Well, not nothing. That would be bad for a lot of reasons. Hygiene out in the woods is something that must be considered, but how should someone go about ensuring that all the nooks and crannies are at an acceptable level? It depends on a few different things.
The first is how long you are out. If you are simply taking a day hike, reach into your inner child and play in the dirt a little. Get your hands dirty. You’ll be able to wash off when you get home. However, I do recommend bringing an extra pair of shoes and a towel to cover the seat in your car if you don’t want to dirty up the whip. If you are out for a few days, then bring a change of clothes and baby wipes to wash yourself down when you return to your vehicle. While taking a baby wipe bath on a longer trip is nice, keep in mind that most wipes are not biodegradable, regardless of what the package says. For that reason, discarding them on the trail is not advisable. It doesn’t hurt to rinse off in a moving body of water, though (please, no soap). Plus, it can be quite refreshing on a hot summer hike.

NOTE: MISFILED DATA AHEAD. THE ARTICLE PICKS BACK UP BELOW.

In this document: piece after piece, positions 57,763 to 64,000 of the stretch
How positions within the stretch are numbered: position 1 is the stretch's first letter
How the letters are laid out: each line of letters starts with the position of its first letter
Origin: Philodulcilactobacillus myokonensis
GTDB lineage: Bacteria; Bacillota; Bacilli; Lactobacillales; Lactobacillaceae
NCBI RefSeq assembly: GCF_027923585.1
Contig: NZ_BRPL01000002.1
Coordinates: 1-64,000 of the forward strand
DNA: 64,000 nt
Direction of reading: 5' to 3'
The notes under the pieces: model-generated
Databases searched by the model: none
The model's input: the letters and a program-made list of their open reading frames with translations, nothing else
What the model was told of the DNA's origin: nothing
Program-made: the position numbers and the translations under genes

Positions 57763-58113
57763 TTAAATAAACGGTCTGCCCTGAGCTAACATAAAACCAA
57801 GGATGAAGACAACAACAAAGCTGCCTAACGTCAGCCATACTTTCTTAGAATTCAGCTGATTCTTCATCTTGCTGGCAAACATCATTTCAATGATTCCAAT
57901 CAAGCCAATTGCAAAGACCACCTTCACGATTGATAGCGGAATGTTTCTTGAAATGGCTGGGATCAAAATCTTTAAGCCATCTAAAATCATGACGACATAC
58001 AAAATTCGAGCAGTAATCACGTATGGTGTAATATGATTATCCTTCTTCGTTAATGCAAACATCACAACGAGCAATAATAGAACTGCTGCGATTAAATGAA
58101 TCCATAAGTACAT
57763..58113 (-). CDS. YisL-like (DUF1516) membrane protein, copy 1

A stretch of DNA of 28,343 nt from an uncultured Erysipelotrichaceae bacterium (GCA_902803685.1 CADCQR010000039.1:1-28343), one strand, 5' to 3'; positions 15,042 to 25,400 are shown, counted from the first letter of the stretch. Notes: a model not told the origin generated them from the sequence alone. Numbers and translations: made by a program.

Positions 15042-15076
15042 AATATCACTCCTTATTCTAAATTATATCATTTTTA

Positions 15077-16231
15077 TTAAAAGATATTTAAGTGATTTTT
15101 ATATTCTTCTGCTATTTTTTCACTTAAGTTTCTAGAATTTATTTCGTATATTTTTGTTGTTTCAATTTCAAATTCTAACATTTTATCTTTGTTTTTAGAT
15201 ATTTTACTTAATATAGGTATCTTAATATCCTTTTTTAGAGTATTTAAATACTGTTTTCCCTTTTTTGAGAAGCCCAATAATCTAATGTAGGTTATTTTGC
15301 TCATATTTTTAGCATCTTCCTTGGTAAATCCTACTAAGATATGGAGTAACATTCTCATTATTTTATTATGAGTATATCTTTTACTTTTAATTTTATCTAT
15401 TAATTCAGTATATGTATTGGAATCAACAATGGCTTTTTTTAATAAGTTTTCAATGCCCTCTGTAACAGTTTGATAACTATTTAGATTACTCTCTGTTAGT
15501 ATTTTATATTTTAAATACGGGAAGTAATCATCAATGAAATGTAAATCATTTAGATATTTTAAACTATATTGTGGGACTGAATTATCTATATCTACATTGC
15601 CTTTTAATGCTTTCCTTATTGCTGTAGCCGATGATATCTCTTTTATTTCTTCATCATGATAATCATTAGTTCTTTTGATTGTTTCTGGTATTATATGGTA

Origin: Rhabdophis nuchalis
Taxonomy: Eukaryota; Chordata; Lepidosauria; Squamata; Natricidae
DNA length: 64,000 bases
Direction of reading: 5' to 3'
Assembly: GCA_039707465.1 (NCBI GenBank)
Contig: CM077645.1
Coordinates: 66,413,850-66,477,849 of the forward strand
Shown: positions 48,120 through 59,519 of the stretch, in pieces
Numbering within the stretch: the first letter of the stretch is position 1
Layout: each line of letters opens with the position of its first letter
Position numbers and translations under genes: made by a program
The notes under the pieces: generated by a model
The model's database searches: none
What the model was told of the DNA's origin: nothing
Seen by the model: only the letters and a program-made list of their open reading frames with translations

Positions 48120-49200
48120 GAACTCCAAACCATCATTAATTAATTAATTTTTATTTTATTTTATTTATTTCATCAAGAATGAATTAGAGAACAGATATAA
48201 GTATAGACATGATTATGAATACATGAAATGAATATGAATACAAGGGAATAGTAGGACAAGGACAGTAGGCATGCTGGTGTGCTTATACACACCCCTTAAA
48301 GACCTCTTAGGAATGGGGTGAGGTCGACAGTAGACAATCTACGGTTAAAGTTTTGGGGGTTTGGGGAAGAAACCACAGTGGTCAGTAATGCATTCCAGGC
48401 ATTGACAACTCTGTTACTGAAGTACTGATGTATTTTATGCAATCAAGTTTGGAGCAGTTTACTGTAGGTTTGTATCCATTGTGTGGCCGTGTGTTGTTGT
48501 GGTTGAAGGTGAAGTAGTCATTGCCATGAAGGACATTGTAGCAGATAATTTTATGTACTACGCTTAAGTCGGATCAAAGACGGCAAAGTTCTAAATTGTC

The second item to consider is who you are with. If you are hiking by yourself and don’t mind a little bit of stank, then you are fine. If you are with a group, be considerate of those around you. There is nothing like being awoken by a pungent odor coming from a buddy’s tent, or yours, for that matter. Try to find a moving body of water, as mentioned earlier.
The last thing to consider is that maybe being dirty is a deal breaker. If you absolutely are not comfortable with dirt under your nails or spoiled egg smell ruminating from your pits, then perhaps it’s not for you. That’s okay.
Playing outdoors for extended periods of time is not for everyone. But, if you can somehow push past the funk and the grime, you may discover that the outdoors offers more than just dirt. It offers challenge, escape, relaxation, adventure, and discovery. All of that makes it okay to get dirty every once and a while.
Hope From the Trail
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